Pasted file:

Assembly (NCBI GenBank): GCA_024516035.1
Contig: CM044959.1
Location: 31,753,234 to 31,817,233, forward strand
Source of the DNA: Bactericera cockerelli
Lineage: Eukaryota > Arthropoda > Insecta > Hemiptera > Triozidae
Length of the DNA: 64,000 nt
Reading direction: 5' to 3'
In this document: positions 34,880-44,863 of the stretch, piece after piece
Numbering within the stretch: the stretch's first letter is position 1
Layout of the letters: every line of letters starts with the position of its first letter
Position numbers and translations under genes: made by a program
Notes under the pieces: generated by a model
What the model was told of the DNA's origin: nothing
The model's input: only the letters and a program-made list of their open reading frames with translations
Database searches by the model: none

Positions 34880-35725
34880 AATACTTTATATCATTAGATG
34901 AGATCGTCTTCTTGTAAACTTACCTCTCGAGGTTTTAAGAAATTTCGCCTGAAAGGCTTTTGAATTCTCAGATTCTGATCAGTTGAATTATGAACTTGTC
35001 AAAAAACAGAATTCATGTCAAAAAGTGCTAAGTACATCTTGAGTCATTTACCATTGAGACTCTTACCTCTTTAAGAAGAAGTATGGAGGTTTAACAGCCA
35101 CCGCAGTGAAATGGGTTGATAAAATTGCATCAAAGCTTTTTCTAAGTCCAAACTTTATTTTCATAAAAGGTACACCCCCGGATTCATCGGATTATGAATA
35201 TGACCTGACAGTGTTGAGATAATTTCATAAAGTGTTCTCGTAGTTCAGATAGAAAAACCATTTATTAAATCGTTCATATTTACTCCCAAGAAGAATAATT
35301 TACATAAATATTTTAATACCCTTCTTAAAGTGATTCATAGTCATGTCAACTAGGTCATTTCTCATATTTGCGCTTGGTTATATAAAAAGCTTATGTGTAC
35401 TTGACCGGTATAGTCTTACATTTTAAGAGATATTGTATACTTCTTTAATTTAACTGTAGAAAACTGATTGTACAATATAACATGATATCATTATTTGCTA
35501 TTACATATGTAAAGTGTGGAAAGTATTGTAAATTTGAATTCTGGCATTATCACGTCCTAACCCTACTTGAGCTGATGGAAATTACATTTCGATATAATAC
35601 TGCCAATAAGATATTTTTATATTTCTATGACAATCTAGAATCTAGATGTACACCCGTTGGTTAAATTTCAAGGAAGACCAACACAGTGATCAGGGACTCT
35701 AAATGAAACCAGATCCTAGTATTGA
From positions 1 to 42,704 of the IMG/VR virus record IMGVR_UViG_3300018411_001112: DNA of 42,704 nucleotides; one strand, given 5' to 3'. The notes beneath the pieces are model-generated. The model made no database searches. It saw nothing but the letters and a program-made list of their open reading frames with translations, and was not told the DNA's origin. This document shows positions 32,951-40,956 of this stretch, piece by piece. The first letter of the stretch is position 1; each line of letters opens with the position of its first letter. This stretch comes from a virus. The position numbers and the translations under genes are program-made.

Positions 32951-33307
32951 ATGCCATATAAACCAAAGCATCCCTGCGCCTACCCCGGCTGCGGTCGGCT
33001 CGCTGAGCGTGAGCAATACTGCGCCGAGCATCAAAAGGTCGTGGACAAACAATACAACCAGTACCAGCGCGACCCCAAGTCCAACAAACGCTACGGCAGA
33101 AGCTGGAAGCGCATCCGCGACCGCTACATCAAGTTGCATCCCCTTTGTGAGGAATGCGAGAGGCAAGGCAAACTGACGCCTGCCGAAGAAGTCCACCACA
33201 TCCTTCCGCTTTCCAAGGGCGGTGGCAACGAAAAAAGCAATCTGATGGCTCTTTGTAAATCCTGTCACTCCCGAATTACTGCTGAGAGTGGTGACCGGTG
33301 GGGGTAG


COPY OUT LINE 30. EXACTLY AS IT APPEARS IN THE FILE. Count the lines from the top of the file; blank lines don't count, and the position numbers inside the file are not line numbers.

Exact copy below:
33001 CGCTGAGCGTGAGCAATACTGCGCCGAGCATCAAAAGGTCGTGGACAAACAATACAACCAGTACCAGCGCGACCCCAAGTCCAACAAACGCTACGGCAGA